Carotid artery disease, also called carotid artery stenosis, refers to the narrowing of carotid arteries, the two large blood vessels that supply oxygenated blood to the large, front part of the brain. It occurs when fatty, waxy deposits called plaques clog your carotid arteries. Buildup of plaques in the carotid arteries blocks blood supply to your brain and puts you at an increased risk of stroke.
Carotid artery disease develops slowly and often doesn’t produce any symptoms. Sometimes, the first sign of carotid artery disease is a stroke.
Stroke symptoms include:
Even if symptoms don’t last very long, see your doctor as soon as possible. These could be important signs that you are at a high risk for having a stroke.
Since there are often no symptoms of carotid disease, it’s vitally important to see your doctor for regular physical examinations. If your doctor detects an abnormal sound in the neck where the carotid arteries are located, this could mean you have carotid artery disease.
Other tests include:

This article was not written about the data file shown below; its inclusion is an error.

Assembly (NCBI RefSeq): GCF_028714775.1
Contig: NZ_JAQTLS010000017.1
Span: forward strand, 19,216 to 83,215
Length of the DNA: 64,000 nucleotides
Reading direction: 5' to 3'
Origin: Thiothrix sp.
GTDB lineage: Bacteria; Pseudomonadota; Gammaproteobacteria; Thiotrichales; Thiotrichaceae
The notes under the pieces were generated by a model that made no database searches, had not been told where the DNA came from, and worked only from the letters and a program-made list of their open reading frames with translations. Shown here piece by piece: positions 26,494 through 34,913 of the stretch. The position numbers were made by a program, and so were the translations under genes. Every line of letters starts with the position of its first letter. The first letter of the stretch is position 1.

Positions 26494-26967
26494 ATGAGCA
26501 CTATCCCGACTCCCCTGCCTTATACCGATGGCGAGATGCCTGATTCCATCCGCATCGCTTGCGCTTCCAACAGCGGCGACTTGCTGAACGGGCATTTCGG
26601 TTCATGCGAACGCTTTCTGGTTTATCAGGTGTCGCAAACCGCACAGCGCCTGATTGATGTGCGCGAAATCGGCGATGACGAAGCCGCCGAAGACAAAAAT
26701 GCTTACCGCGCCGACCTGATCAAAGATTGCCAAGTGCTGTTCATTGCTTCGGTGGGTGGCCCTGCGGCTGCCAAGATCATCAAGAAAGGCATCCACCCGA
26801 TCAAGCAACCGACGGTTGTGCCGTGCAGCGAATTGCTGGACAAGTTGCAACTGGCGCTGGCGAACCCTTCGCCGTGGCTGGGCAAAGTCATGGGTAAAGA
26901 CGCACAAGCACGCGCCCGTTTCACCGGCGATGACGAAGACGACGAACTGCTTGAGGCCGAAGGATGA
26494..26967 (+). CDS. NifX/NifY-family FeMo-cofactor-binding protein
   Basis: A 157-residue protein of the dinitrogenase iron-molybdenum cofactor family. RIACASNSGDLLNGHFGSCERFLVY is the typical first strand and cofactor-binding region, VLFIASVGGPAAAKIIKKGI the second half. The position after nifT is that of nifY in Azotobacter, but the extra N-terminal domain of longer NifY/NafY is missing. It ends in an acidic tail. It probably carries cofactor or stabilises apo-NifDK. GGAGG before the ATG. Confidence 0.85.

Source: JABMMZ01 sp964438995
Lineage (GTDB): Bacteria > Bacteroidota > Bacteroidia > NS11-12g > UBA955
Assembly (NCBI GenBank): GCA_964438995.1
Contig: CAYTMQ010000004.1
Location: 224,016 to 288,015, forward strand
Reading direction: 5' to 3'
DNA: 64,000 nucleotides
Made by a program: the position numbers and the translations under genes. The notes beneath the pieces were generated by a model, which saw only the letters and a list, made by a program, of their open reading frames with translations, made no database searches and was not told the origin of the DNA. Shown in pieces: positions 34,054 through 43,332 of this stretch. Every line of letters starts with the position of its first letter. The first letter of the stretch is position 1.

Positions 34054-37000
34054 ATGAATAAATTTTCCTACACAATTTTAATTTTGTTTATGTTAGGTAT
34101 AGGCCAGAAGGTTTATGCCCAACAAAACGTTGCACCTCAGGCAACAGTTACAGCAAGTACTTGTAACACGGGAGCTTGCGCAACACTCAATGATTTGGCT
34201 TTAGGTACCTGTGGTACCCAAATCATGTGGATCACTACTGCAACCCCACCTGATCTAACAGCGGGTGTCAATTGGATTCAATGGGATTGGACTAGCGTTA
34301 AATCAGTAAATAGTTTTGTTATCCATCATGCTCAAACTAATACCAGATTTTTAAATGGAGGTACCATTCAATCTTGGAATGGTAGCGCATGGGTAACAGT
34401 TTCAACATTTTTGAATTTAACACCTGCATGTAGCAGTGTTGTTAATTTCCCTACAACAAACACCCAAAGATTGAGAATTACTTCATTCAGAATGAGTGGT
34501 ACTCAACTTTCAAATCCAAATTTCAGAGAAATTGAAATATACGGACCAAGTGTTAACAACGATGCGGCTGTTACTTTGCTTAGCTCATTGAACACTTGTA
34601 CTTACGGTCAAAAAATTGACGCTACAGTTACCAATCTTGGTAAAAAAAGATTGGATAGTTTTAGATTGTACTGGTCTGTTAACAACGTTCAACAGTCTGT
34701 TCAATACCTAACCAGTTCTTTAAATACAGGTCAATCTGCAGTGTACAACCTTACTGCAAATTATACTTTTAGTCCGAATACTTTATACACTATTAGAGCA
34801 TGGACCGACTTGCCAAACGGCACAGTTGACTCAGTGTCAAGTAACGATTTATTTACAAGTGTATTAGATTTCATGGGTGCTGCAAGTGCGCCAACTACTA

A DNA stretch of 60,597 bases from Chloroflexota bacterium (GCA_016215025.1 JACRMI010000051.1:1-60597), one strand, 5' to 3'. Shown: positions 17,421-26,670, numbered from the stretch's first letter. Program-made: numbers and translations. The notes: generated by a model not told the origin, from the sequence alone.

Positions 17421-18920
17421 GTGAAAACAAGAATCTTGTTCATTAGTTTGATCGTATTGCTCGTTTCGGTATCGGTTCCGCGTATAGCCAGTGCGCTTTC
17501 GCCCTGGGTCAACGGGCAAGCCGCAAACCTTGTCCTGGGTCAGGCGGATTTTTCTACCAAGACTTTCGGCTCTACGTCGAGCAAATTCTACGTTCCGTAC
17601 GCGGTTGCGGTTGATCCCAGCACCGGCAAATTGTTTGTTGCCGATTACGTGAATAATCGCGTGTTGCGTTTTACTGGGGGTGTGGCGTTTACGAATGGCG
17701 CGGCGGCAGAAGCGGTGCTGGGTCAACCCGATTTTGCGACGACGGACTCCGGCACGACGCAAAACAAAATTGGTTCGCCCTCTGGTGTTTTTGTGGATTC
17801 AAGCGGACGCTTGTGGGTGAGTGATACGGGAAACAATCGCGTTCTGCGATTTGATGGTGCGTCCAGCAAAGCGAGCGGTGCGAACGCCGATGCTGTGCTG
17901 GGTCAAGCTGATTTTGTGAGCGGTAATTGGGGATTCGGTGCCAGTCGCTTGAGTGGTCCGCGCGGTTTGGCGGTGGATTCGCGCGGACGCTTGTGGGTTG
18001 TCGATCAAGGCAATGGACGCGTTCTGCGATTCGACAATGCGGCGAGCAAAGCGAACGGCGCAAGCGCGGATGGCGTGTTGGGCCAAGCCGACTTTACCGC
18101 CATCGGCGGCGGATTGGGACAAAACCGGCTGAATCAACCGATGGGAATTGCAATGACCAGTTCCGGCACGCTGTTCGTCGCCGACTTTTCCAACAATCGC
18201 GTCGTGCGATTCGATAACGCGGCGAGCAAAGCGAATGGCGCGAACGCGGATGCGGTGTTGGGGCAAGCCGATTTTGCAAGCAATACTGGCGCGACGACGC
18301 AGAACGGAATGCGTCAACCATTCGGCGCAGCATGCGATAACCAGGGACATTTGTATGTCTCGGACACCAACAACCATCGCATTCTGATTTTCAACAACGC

Treatment of carotid artery disease involves a combination of lifestyle changes, medications and, in some severe cases, surgery or a stenting procedure. When you have a severe blockage, it’s best to remove the arteries through open surgery. There are two ways to do this:
Carotid endarterectomy - The most common treatment for severe carotid artery disease. The procedure is done under either local or general anesthesia. After making an incision along the front of your neck, your surgeon opens the affected carotid artery and removes the plaques. The artery is repaired with either stitches or, preferably, a graft.
Carotid angioplasty and stenting - When the location of the narrowing or blockage is too difficult for the surgeon to access directly or when you have other health conditions that make surgery too risky, your doctor may recommend a procedure called carotid angioplasty and stenting. While you're under local anesthesia, a tiny balloon is threaded by catheter to the area where your carotid artery is clogged. It is then inflated to widen the artery, and a small wire mesh coil called a stent is inserted to keep the artery from narrowing again.
Dr. Joseph Ricotta
Northside Vascular Surgery
Atlanta & Forsyth